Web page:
Designed to improve advanced pr ob lem solving skills. A goal is p articipati o n in the P utna m Competition. PasslFail only. May be taken mo re tha n once for credit. Prerequisite: 1 52 or consent of instru tor. 1 ( 1 )

433 Abstract AJgebra The algebr a of ax iom a t ic ally defined obj e c t s, such as groups, rings and fie lds with em ph as is on theory and pro of. Prerequi s i te : 331 . I (4) 446

Mathematics in the Secondary School

Methods and materials in secondary school math t e ach i ng . Basic mathematical c o ncep ts ; principles of nunlber o pe rat i on, relation, proof, and pro ble m so lving in the context of arithmetic, algebra, and geo metry. P re requi si te; 253 or 3 3 1 or equivalent. r (3)

4S5 Mathematical AnalysJs

317 Introduction to Proof in Mathematics

Theoretical trea tm ent of t op i cs introduced in eleme nta r y

cal c ulu s. P rere quiS ite : 253 and 33 1 and one of 3 1 7 or 433 (with consent of in tru ct r 433 may be taken con c ur ren t ly) . r (4)

Introduces the 1 g ical methods of p roof and ab s t ract ion in modern m a themat i cs. Cr i ti cal lo gi c al analysis :lid expres sio n em pb as iz d while inves ti ga ti n g a va rie ty of t op i cs in di ·c ret e mathematics. Prerequisite: 1 52. I (4)

480

Topics in Mathematics Selected topics of current interest or from: combina torics, com plex analysis, dyn a mic al systems chaos and fractals, gr ap h theo ry, group representations, numb er theory, o p er a t ions res e a rch , p ar tial differential equations, topology, t ra nsfo rm method , abstract alg ebra. analysis. May be taken more than once for credit. Prerequisites vary depend i ng on the topic. H ( 1-4)

321 Geometry Foundations of geometry and basic th ry in Eu idean, proje tive, and non-Euclidean geometry. Prerequisite: 1 52 or consent of instru ctor. 1 (4)

331 Linear Algebra Ve ctors and abst ra ct vector spaces, mat r ice s, iWler product spaces, linear t ransformations. Proofs will be emphasized. Prerequishe: 1 52 and one of 230, 245, 253, or 3 1 7. I II (4)

490 Senior Seminar

Data de s crip ti on, pro b ab ili ty, discrete a nd continuous random

Oral and written presentati n of information learn ed in in dividua l research under the direction of an assigned instructor. Discussion of methods for commWlicating mathematical kn owl e dge. Satisfies the require m ent for a senior se mi na rl project. Lasts two e meste rs beginning in th e fall semester; May graduates should start the course in the fall of their senior year and December graduates hould begin the course in the fall of their junior year. Final p res en ta t io n s given du ring spring semester. Prerequisite: sen io r (or econd s emeste r junior) math maj o r. I II (2)

variables, exp ec tat io n , sp eci al distributions, tatements of l a w of

491, 492 Independent Study

340 A Brief Introduction to Probability Concepts from probability and stati tics tbat aTC pa rt icul a rl y relevant to c o mpu te r science and engineering. Topics are combinatorics, conditional probability, i nde p e nd en ce, discrete and continuoll distributions, mean and vari ance . 340 ca nn o t be taken for re dit after 341 . Prerequi�ites: 152 and CSCE 1 44. Recommended: M a th 245. II (2)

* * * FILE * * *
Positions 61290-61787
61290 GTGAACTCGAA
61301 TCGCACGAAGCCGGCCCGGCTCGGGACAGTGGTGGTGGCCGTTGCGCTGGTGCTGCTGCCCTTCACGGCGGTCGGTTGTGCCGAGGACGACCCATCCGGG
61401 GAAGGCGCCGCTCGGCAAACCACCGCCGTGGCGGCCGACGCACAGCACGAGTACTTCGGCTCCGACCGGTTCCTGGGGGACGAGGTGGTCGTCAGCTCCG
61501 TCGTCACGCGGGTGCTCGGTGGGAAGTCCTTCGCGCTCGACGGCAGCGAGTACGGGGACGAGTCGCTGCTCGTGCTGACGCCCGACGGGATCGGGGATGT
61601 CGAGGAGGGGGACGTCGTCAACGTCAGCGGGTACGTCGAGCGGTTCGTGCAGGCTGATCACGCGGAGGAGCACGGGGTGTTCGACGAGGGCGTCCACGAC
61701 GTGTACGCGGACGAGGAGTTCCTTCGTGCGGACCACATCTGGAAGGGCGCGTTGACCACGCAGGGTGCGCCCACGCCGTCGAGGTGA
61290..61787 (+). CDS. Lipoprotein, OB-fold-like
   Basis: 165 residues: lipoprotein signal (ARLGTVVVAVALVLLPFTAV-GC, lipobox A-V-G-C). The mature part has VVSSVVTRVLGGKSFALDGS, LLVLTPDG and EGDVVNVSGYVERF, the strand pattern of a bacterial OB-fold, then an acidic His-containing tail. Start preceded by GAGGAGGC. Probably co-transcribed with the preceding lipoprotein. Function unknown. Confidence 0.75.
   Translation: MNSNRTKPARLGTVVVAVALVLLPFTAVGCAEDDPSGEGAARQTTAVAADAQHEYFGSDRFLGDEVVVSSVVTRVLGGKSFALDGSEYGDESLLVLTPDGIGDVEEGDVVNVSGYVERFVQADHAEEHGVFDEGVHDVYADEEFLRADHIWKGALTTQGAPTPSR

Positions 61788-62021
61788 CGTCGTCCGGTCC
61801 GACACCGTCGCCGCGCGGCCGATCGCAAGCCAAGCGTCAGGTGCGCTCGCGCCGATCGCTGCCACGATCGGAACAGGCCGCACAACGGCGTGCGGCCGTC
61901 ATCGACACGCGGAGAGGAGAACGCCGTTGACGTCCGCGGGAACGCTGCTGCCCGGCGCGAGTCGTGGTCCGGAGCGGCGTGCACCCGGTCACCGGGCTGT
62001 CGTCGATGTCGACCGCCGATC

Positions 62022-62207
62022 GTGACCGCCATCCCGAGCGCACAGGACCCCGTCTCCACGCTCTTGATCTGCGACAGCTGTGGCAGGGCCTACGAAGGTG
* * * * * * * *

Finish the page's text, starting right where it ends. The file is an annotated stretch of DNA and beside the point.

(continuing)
341 Introduction to Mathematical Statistics

lar ge numbers and cen tral limit theorem, sam p l in g dist rib u t io n s , theor y of point est i m a t rs, confi denc e intervals, hypothesis tests, regression (time pennitting ) . Prerequisite: 1 52. 1 (4)

342 Probability and Statistical TheoTY Continuation of 34 1 . Top ic s may i ncl ude: j oint and cond it io n ai distributi ns, correl ti on , function o f r n dom vari bl e s, moment gene r ati ng fu nc tions , inference in regress io n and one­ way ANOVA, Bayesian and non-parametric in fere n c e, conver­ gence of distributions. Pr requisite: 341 . aly 1999-2000 I I (4) 94

instructor. all' 1998--99 II (4)

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P rereq u i s i te : consent of de p art ment chair. I n ( 1-4)

597, 598 Graduate Research Open to master's d eg r ee candidates on l y. Prere q uis ite : consent of d epart m e nt (hair. ! II ( 1-4)


3. Mathematics

Medical Technology

Medical Technology i a professional progra m in clinical laboratory science for which the univ ersity provides pre­ professional preparation as well as a Bachelor of Science in Medical Technology (B.S.M.T ) . This degree is customarily awarded as a second baccalaureate degree in addition to a degree in either biolo gy or chemistry afte r comp l etion of one year of clinical training in a program accredited by the Committee on Allied Health Education and Accreditation of the Am er ican Medical As socia tio n in addit ion to the fulfillment of pre-professional requirements. Upon completion of the combined academic and cli ni cal pro­ gram, the stud ent is eligible to take the medical technology certificate examination given by the Board of Registry of Medical Technologists of the American Society of Clinical Pa thologis t s. Since most of th e h o p ital schools in the State of Wash­ ington have closed, students may have to combine earning a bachelor's degree in biology or chem is try with comple ­ tion of a community co llege -bas ed year of clinical trai ning in an approved medical l abora tory technician (MLT) pro­ gram . Eligibility re quirements for taking the ASCP medical technology examination can be met with the combination of a b ac he lo r ' degree, MLT certification (ASCP) . and three years of full-time acce ptable clinical la boratory experience. Information about other alternatives for meeting certifica­ tion r equiremen ts can be obtained from the health sci­ ences advisers. Although the minimum req u ire men ts for medi c al tech­ n ology are as outlined below, many of the clinical intern­ ship programs require or strongly recommend a baccalau­ rea te deg ree in biology or in chem istry before admjssion to clinical training. Therefore, a s tude n t should consider first ear ning a ba ch elor's degree with either of these majors. The minimum academic requirements for entry into clinical training as published by the National Accrediting Agency for Clinical Laboratory Sciences ( AACLS) are 1 6 semeste r hours each o f biology a n d che mistry and one course in co ll ege level mathemati or the equivalent. The biology courses must include microbiology and immunol­ ogy. The c hemistry must include at least o n e course in organic chemistry or bi oc hemistry. Both the biology and chemistry courses must be considered accep table toward majors in those fiel ds. The mathematics req u irement must be met by co urses re co gnized as prerequisites for admi sion to physics courses. In a d ditio n to these specific re­ quirements. the student must have quired a mi n i m u m of 90 sem ester hours of academic credit before admission to c l inical training. Students can also satisfy pre-medical technology re­ quirements at PLU and then transfer to another u niversity for com pletion of clinical tr ai n i n g.